“This is how we’ve always done it.”
We often hear these words in business, but don’t always realize that it is an alarm too often ignored. Why? Because maintaining the status quo is not always the right choice.
When a timeworn practice persists — due to a lack of originality, resistance to change or aversion to risk — the result is a stifling of innovation, one of the most consistent markers of success. For individuals, organizations and industries to realize their potential, they must adapt and evolve.
And challenges, even occasional failures, are not only necessary but valuable because they provide learning opportunities. In broad strokes: recognize problems, identify their causes, implement a better process for the future. Rinse, repeat.
Consider the television industry, which has faced one disruption after another over the past eight decades. It has not only survived but thrived — by embracing change when conditions call for it. For the past year-and-a-half, we have been grappling with a formidable disruption, Covid-19. While we have not yet returned to normal, production levels continue to increase.
Meanwhile, innovation spurred by the pandemic — in health and safety standards, labor practices, storytelling techniques and more — has better prepared us for whatever lies ahead.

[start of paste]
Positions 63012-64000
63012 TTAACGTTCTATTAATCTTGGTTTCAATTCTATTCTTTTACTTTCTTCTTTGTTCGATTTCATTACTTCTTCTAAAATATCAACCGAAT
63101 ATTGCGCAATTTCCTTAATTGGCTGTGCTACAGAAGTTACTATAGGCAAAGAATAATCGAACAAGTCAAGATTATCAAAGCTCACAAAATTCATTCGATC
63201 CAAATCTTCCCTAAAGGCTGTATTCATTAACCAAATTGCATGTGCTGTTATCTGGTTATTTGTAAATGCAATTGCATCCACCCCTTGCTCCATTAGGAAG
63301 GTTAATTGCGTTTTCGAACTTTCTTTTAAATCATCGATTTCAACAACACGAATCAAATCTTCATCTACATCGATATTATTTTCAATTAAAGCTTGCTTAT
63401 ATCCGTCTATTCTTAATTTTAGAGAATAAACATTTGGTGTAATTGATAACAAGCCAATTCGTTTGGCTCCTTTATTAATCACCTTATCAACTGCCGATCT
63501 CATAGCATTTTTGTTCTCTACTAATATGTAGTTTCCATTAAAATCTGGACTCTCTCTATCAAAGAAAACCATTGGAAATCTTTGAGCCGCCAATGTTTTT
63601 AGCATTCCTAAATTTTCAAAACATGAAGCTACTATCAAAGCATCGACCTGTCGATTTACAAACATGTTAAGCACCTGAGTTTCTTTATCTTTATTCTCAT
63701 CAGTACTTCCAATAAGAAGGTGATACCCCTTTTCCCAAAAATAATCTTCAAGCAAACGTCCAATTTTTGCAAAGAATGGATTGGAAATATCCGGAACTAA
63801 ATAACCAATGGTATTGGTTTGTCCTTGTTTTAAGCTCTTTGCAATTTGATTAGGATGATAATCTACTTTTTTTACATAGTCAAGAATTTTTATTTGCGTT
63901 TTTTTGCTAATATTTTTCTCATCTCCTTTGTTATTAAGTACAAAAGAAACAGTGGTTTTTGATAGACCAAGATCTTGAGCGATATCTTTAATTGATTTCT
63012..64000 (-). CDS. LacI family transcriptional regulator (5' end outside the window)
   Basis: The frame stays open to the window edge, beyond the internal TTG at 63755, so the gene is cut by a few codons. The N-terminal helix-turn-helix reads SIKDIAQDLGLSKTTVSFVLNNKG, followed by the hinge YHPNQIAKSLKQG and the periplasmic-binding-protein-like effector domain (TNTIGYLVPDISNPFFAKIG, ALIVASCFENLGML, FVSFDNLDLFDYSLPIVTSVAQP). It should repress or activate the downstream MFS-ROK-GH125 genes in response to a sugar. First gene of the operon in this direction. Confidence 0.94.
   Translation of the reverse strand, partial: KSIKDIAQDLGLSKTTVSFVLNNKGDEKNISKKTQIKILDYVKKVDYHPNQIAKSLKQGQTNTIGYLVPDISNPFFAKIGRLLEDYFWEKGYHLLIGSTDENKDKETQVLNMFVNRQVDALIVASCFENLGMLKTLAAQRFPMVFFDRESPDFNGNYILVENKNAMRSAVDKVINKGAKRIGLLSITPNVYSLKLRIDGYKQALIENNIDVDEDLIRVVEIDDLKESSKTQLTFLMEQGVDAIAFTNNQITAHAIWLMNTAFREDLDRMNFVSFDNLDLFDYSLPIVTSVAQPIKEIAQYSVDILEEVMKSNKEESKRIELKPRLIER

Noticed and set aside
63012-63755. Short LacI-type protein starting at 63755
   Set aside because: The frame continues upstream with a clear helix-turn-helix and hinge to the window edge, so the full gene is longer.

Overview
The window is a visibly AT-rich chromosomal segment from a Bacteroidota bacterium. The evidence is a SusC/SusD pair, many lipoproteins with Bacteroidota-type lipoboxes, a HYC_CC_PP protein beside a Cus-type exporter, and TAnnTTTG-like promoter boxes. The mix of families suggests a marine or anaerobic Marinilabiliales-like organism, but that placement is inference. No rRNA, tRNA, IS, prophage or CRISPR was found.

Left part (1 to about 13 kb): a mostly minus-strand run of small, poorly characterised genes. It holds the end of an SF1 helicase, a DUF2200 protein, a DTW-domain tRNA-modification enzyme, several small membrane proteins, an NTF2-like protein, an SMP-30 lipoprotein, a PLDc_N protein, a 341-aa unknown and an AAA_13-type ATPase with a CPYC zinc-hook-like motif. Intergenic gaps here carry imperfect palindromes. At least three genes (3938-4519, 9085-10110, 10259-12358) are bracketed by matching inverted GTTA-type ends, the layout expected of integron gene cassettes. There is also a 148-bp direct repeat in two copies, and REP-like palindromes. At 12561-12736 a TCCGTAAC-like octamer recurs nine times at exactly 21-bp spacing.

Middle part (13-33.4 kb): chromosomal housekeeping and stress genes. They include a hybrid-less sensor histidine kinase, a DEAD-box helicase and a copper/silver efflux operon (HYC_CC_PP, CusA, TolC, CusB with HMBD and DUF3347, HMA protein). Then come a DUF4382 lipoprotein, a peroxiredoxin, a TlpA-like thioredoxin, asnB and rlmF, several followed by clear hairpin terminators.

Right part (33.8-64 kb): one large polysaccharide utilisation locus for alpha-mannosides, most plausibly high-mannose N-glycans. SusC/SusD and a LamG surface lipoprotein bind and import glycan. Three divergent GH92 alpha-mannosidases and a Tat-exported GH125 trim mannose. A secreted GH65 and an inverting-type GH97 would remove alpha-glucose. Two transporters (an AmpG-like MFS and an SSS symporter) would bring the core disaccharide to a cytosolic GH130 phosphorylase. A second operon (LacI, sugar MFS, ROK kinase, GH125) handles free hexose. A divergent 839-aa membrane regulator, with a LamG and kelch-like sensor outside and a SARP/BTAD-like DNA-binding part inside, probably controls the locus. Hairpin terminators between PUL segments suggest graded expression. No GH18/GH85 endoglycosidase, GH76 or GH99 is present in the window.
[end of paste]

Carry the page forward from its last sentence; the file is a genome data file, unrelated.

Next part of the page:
Unfortunately, the culture of keeping things as they are is not limited to balance sheets. In some instances, there is a troubling human cost. This has been seen in recent news reports alleging years of abusive behavior by individuals in positions of power in the entertainment industry toward colleagues and staff.
Of course, anti-bullying policies and legislation protecting children have been in place for years, and rightly so. Such conduct toward young people is unacceptable, but it is no less tolerable among adults.
Fortunately, change is happening. In April, the Producers Guild of America announced a new task force dedicated to rooting out workplace harassment in the entertainment industry.
The PGA will expand its Independent Production Safety Initiative to include anti-bullying training intended to reduce workplace aggression. SAG–AFTRA recently expanded workplace harassment resources for its members as well. The Television Academy applauds these actions, as well as other initiatives aimed at combatting bullying and harassment.
We all deserve a workplace based on dignity and respect, and anyone who is mistreated has the right to tell their story — and should be heard.
With new structures coming into place to confront abusive workplace behavior, let’s hope that “This is how we’ve always done it” has had its day..
Chairman and CEO, Television Academy